Obama Aide: End of Assad Regime Will Serve Severe Blow to Iran

National Security Advisor Tom Donilon says no option off the table in dealing with Iran's nuclear program, adding that Islamic Republic's isolation is causing rifts in Tehran regime.

Natasha Mozgovaya
Natasha Mozgovaya
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Natasha Mozgovaya
Natasha Mozgovaya

The toppling of Syrian President Bashar Assad's regime would serve a serious blow to Iran and would serve to further isolate the Islamic Republic, a top U.S. official said on Tuesday, adding that change in Syria was "inevitable."

President Barack Obama's National Security Advisor Tom Donilon, speaking a day after the United States announced new measures against Iran over its nuclear program, said that "end of the Assad regime would constitute Irans greatest setback in the region yet—a strategic blow that will further shift the balance of power in the region against Iran."

Referring to the new set of Iran sanctions, which mainly targeted the country's energy sector, Donilon said that Washington was "certainly not ruling out additional steps against Irans banking sector, including the Central Bank. As we do all this, we are not taking any options off the table. No one should doubt that."

"Even as Tehran continues to engage in dangerous and destabilizing behavior, Iran today is fundamentally weaker, more isolated, more vulnerable and badly discredited than ever," the top Obama aide said, saying that "tremendous pressure at home" was causing divisions between the Supreme Leader Ayatollah Ali Khamenei and President Mahmoud Ahmadinejad.

Speaking on the little backing Iran receives in the region, Donilon said that Iran was "basically down to just two principal remaining allies—the Assad clique in Syria and Hezbollah."

"And, like Iran, they too are fundamentally at odds with the democratic forces now sweeping the region. The Assad regime is thoroughly isolated and universally condemned. The Arab League, appalled by the regimes brutality, has shown remarkable leadership and taken the extraordinary step of suspending Syrias membership," he added.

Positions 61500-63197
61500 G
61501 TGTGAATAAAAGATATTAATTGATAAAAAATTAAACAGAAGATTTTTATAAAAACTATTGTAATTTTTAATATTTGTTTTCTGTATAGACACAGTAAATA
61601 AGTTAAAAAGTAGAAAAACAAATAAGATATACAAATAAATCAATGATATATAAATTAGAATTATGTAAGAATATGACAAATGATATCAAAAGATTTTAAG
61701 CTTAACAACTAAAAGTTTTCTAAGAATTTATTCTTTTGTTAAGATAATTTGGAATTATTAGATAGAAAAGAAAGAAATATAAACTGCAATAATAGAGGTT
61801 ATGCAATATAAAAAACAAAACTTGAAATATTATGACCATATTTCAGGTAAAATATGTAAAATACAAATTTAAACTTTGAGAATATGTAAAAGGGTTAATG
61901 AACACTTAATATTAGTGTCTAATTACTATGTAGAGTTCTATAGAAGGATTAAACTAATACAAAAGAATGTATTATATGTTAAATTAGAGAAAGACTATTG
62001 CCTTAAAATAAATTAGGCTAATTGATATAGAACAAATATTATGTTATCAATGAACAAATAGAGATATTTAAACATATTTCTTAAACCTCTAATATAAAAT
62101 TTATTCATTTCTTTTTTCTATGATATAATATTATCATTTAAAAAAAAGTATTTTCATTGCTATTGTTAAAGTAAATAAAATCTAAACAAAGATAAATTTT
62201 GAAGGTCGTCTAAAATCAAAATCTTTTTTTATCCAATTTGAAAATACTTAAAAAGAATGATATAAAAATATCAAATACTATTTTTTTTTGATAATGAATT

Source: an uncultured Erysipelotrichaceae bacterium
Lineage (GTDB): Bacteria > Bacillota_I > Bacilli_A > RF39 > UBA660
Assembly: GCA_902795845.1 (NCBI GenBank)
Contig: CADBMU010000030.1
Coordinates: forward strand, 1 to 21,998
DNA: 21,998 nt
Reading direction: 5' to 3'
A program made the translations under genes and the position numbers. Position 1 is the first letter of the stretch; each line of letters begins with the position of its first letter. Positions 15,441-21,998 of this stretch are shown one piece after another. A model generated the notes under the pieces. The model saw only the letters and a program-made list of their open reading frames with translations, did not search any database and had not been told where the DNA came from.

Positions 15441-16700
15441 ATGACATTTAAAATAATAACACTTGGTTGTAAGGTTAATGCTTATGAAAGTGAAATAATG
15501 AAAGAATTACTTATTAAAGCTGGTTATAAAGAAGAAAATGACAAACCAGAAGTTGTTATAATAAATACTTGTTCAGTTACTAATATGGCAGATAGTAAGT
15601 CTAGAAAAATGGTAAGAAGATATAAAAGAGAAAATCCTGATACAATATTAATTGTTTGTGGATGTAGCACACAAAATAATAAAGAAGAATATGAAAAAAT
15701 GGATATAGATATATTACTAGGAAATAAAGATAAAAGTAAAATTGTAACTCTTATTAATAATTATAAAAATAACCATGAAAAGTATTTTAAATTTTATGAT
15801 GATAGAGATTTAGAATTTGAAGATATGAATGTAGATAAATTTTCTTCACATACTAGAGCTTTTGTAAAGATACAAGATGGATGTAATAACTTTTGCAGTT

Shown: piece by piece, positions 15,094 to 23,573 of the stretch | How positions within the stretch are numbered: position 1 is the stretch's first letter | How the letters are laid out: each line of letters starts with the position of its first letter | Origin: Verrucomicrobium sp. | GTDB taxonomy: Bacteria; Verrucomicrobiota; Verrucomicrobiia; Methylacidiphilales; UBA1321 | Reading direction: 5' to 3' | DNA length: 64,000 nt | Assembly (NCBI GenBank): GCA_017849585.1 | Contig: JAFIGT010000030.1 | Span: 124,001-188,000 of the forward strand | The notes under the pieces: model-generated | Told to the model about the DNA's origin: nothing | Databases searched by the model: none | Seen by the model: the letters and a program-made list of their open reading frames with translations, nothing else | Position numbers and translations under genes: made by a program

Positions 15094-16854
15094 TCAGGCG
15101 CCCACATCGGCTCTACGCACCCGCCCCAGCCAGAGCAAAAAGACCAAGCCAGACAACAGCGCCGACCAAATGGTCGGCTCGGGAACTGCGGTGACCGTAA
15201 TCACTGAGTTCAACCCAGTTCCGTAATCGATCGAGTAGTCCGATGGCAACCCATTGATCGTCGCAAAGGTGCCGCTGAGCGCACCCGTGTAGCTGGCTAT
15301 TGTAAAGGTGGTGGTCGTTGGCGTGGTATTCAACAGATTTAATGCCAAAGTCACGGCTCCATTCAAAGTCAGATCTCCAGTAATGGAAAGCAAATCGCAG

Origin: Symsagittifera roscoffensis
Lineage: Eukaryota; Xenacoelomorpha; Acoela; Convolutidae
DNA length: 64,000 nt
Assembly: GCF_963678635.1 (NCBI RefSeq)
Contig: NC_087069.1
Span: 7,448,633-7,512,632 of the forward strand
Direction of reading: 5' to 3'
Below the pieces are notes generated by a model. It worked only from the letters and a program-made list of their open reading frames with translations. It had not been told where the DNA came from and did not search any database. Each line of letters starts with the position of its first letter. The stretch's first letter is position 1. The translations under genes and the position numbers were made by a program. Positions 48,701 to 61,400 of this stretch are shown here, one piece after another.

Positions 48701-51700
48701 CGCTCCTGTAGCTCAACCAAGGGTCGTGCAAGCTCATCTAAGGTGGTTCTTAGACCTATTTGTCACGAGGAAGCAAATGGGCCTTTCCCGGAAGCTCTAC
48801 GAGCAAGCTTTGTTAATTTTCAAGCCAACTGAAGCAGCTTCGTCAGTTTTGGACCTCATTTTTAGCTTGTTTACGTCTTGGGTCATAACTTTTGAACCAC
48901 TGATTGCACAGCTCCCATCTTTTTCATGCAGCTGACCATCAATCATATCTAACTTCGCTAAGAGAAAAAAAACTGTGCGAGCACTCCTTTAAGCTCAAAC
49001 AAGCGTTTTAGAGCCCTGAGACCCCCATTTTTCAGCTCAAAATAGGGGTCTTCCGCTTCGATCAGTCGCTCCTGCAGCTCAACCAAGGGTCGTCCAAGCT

Donilon also commented on Turkey's stance against the Assad regime, saying "Erdogan government—which spent a decade deepening ties with Syria—says it will no longer be fooled by Assads promises, and today, Prime Minister Erdogan has joined the international chorus calling on Assad to step down."

Leaders of Iran, concluded Donilon, "have taken a great nation and an ancient civilization and turned it into a pariah that is unable to integrate or engage with the world. That is a tragedy..... Weakened at home, diminished in the region, and isolated in the world—this is the dramatic shift in Irans fortunes that has occurred over the past three years. In this sense, we have succeeded in changing the dynamic that was at work when President Obama took office."

"If Tehran does not change course, the pressure will continue to grow. Working with allies and partners, we will continue to increase sanctions," the Obama aide said, adding: "With our Gulf Cooperation Council partners, we will continue to build a regional defense architecture that prevents Iran from threatening its neighbors."

"We will continue to deepen Irans isolation, regionally and globally. And, again—even as the door to diplomacy remains open—we will take no option off the table. For our focus and purpose are clear. Pressure is a means not an end, and our policy is firm. We are determined to prevent Iran from acquiring nuclear weapons," he added.

Asked at the end of his speech about the chances of success with regard to Russia and China's unwillingness to cooperate - Donilon said: "We actually had very good cooperation with Russians and the Chinese as we built this unified effort to force the choice on Iran."



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